Root crops often go out of vogue for decades at a time, but they’re enjoying a renaissance for now and deserve attention since many of them grow quickly and produce a harvest within one to three months. From specialty radishes to colorful carrots, tiny tender turnips, creamy parsnips, and even unusual sunchokes, you have plenty of options to find root crops that fit your chosen market farming method and climate. Many root crops like parsnips are lower in carbohydrates than potatoes and other holiday standards, so they’re popular even among market shoppers following paleo and low carb diets.

  1. Winter Squash

While butternuts and acorn squash were once primary in demand only for holiday meals, now these squash are easily sold from long-term storage all year round. Unique and unusual hybrids of spaghetti squash mixed with sweeter kabocha and pumpkin are in high demand for trendy holiday dishes that also happen to fit into many diets and satisfy healthy eating concerns. Be sure to outline the exact features and benefits of specific winter squash at the market since many varieties feature high levels of important vitamins and nutrients with low fat and moderate carb content.

  1. Kale

Kale’s time as a superstar has come and gone, but it remains a staple for healthier eating for many people. It’s one of the easiest greens to mix into stuffing, salads, appetizers, and even vegetarian and vegan main dishes like nut and lentil loaves. While it’s no longer quite trendy enough to plan an entire season around, most markets will support a steady sale of many dark and bitter greens during the holiday season. Commit to a little space for the most popular varieties of kale in your farm vegetable crop planning for a easy to grow holiday crop that remains in-demand from year to year.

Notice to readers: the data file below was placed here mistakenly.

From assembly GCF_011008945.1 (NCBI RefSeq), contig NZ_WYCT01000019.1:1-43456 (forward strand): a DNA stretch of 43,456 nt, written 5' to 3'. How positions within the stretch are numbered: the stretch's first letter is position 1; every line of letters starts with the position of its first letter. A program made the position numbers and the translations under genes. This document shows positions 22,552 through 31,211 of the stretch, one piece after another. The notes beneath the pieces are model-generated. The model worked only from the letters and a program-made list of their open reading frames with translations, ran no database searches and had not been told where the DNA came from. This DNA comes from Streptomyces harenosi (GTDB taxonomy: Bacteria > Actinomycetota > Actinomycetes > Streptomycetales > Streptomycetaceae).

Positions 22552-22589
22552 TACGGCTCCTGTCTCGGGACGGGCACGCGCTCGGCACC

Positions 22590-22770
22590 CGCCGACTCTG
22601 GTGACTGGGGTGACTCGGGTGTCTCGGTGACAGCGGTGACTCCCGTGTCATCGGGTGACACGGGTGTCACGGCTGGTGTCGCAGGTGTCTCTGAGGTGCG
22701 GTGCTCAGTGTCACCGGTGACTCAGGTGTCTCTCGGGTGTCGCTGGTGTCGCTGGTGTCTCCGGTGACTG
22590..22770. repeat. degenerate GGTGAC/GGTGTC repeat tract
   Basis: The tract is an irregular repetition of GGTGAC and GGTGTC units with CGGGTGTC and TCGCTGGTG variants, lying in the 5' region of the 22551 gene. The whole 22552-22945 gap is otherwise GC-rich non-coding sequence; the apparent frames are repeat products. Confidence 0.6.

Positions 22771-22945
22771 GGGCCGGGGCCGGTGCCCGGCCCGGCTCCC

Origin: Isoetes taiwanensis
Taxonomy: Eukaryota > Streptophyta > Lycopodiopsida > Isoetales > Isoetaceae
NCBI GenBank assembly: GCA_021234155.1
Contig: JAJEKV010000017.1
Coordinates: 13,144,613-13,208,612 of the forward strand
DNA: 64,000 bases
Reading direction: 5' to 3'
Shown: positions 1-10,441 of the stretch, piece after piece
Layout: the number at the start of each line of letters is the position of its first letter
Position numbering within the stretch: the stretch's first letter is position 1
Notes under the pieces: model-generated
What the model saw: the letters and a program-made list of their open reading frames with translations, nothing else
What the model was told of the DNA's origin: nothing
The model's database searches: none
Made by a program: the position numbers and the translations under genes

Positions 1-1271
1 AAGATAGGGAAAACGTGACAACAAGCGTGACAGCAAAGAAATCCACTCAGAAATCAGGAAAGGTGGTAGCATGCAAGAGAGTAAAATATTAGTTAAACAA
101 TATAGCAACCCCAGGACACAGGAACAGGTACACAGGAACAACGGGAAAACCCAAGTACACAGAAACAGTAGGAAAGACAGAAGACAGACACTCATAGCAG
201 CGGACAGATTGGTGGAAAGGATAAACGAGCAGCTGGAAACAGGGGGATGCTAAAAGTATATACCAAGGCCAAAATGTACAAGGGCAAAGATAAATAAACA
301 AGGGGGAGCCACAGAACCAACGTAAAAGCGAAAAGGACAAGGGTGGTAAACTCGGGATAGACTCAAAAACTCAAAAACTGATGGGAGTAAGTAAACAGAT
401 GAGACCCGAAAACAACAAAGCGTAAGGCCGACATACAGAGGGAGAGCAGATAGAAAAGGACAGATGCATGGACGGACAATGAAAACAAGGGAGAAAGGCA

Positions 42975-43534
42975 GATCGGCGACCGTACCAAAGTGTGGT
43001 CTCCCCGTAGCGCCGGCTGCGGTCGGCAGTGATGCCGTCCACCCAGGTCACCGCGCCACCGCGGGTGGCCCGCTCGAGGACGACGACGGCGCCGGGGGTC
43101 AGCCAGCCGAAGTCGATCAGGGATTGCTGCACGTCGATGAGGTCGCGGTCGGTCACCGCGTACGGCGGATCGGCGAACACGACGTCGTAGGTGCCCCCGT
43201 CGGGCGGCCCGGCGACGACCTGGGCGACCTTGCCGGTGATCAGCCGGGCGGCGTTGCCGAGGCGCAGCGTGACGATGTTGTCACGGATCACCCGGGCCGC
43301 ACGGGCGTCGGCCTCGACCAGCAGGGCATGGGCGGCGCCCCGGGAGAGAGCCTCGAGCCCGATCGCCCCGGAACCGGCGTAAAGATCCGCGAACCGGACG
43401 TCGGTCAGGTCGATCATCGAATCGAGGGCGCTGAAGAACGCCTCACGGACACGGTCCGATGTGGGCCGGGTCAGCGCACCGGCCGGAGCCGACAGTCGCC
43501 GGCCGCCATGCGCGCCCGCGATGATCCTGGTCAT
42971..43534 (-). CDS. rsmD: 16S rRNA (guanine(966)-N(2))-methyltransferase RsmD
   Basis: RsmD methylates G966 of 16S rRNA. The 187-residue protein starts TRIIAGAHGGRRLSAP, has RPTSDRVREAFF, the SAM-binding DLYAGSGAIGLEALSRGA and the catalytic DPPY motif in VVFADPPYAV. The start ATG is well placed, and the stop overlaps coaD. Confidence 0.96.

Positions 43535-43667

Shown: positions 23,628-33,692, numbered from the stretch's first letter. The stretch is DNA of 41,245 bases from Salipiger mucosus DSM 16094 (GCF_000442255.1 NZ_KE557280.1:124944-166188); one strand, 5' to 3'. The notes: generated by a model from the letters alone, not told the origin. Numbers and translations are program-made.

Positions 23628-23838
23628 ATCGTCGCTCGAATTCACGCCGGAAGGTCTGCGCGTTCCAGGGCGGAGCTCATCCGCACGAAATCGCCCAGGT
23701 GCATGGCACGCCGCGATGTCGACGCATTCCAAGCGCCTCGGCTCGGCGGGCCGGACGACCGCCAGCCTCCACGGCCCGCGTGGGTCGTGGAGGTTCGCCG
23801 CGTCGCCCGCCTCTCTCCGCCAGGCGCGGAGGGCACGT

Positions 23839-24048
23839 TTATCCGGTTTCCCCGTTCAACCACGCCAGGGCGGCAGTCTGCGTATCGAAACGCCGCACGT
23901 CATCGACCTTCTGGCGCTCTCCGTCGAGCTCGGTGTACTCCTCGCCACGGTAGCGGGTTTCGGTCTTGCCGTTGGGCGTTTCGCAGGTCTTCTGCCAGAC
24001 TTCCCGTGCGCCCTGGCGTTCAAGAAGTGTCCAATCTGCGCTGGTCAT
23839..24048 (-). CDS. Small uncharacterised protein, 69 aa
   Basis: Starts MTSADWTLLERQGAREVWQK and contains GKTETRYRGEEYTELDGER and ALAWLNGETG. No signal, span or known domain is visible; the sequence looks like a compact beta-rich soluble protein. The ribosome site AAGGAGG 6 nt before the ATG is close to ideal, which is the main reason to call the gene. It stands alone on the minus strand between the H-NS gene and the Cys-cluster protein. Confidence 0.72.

Regardless of the crops you choose to grow for holiday markets and CSA delivers, you’ll need the right farm planning software to manage recordkeeping and rotational information. Check your fall and winter growing and sales plan at a glance by using Farm Grower Manager to keep everything under control and boost productivity at the same time.

Jessica Kolifrath farmer, educator and blogger

Jessica grew up eating homegrown tomatoes and showing rabbits at livestock shows, so it’s no wonder she has her own 3 acre organic hobby farm today that will soon be home to a small licensed nursery for valuable trees and native shrubs. When she’s not busy with her own gardens and chickens, she enjoys helping build greenhouses and weed the blueberry fields at her friend’s 30 acre organic fruit and vegetable plant farm.